The 1992 Constitution of Ghana is the supreme law of the state. This means that no other law in Ghana would supersede this document’s authority and if any legislation is enacted that conflicts with the constitution, that legislation would be declared, unconstitutional (Article 1(2)). It is a law of the people and for the people because unlike any of the legislations in the country, there was a referendum by the people to accept it into force. It is also from the constitution that the people gain the sword of the ballot box through the universal adult suffrage to vote some officials like the president to rule them.
The 1992 Constitution of the Republic of Ghana was approved on 28 April 1992 through a national referendum after 92% support and came into effect on January 7, 1993. It declares Ghana to be a unitary republic with sovereignty residing in the Ghanaian people. The preamble to the 1992 constitution of Ghana starts with the following words: “IN THE NAME OF THE ALMIGHTY GOD WE THE PEOPLE OF GHANA…’. This affirms and presupposes that the government exists to serve the people. Also Article 1 provides that The Sovereignty of Ghana resides in the people of Ghana in whose name and for whose welfare the powers of government are to be exercised in the manner and within the limits laid down in this Constitution. Article 125(1)(3) of the 1992 Ghana Constitution states that “Justice emanates from the people and shall be administered in the name of the Republic by the Judiciary which shall be independent and subject only to this Constitution.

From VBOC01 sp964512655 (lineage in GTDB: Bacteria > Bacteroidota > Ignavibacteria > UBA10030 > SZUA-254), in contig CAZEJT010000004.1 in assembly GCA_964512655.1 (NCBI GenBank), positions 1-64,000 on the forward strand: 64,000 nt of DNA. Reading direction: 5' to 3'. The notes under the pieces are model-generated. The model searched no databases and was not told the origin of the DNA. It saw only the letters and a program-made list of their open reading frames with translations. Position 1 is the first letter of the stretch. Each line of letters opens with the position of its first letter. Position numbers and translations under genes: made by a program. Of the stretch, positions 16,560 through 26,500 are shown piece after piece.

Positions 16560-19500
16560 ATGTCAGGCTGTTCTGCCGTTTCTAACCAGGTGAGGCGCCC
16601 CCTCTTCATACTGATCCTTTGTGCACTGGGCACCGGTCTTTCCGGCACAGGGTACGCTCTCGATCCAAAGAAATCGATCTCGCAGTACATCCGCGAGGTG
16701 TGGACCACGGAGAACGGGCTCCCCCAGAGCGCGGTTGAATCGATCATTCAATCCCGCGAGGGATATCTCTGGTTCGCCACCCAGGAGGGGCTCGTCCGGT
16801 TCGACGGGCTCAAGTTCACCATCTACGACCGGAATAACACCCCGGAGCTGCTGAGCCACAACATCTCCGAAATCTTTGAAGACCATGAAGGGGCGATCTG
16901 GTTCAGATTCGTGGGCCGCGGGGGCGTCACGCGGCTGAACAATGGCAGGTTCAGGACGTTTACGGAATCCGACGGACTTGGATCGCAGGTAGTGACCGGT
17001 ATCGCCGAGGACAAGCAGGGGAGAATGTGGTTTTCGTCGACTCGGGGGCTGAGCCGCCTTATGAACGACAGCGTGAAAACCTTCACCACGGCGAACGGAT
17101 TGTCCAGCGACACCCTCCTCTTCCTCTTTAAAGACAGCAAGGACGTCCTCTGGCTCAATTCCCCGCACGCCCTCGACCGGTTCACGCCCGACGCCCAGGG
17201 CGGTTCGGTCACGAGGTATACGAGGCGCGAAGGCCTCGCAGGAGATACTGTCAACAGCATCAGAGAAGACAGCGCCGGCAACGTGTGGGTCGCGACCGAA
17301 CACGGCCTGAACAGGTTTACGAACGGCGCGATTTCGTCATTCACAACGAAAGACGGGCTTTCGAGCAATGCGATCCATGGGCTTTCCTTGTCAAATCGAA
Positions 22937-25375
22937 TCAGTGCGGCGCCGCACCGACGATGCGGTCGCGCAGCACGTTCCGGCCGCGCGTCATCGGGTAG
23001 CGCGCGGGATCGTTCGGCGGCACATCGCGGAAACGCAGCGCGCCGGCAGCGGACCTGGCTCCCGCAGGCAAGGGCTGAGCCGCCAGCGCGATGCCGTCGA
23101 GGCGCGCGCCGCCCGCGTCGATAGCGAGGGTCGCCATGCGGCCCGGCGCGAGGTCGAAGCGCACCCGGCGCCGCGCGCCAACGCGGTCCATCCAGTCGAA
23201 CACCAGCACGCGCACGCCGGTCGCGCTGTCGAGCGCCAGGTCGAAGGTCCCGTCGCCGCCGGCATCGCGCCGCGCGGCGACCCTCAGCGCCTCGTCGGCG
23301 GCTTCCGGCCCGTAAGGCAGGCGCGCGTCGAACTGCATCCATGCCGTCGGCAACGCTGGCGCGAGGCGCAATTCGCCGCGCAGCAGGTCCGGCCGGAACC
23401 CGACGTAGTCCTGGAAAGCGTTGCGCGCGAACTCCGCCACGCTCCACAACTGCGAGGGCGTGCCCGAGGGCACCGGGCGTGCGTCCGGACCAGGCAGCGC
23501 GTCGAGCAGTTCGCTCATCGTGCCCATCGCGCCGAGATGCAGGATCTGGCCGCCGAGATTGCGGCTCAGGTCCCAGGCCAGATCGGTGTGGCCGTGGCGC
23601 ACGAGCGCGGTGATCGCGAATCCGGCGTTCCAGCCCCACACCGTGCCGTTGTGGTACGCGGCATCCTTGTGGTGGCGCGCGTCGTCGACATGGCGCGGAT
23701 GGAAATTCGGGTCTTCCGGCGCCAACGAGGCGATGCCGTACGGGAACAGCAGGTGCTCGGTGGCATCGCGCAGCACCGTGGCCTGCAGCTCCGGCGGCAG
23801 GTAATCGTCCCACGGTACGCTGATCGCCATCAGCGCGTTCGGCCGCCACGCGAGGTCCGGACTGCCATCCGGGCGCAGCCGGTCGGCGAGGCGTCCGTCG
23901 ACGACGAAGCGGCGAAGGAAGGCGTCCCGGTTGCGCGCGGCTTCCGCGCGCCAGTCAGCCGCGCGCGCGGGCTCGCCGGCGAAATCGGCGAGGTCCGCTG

The document reflects the lessons drawn from the abrogated constitutions of 1957, 1960, 1969, and 1979, and it incorporates provisions and institutions drawn from British and United States constitutional models and is keenly drawn with the intent of preventing another coup, dictatorial government, and one party states, it is designed to foster tolerance and the concept of power-sharing. It also defines the fundamental political principles, establishing the structure, procedures, powers and duties of the government, structure of the judiciary and legislature, and spells out the fundamental rights and duties of citizen.
An important part of the constitution is the Preamble which explains the purposes of the Constitution, and defines the powers of the government as originating from the people. It states that:
IN EXERCISE of our natural and inalienable right to establish a framework of government which shall secure for ourselves and posterity the blessings of liberty, equality of opportunity and prosperity;